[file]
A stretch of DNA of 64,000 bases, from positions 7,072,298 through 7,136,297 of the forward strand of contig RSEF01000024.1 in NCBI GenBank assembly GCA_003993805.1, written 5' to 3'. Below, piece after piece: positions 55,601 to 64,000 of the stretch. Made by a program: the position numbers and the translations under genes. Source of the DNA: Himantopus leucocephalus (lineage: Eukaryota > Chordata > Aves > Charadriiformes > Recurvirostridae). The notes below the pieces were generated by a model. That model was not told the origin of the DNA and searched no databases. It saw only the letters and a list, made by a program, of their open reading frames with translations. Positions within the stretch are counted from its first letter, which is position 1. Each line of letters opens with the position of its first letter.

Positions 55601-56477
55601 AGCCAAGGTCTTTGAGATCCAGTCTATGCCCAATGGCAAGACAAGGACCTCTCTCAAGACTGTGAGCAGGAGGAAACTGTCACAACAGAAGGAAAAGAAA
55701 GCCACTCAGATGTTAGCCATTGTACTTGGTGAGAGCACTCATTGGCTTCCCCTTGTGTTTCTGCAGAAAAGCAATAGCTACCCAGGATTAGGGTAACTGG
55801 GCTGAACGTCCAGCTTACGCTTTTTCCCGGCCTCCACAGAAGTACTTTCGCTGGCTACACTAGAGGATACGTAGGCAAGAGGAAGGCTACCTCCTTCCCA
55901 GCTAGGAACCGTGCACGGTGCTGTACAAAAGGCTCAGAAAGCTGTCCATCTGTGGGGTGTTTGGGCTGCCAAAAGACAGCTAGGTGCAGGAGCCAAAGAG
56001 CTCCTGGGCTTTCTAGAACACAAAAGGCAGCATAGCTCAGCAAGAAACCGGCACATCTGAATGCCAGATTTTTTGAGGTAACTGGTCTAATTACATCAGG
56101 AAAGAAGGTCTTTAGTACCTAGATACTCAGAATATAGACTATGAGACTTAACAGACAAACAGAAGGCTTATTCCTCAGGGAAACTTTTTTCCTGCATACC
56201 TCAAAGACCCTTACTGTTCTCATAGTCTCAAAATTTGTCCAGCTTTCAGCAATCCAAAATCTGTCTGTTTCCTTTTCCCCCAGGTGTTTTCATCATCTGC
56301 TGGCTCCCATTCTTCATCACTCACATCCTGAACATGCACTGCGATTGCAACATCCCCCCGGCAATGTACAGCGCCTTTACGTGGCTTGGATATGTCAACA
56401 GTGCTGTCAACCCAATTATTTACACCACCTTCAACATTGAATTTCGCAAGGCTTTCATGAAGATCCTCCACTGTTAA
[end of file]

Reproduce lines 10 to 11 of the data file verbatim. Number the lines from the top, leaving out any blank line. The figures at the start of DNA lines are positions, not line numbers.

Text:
56301 TGGCTCCCATTCTTCATCACTCACATCCTGAACATGCACTGCGATTGCAACATCCCCCCGGCAATGTACAGCGCCTTTACGTGGCTTGGATATGTCAACA
56401 GTGCTGTCAACCCAATTATTTACACCACCTTCAACATTGAATTTCGCAAGGCTTTCATGAAGATCCTCCACTGTTAA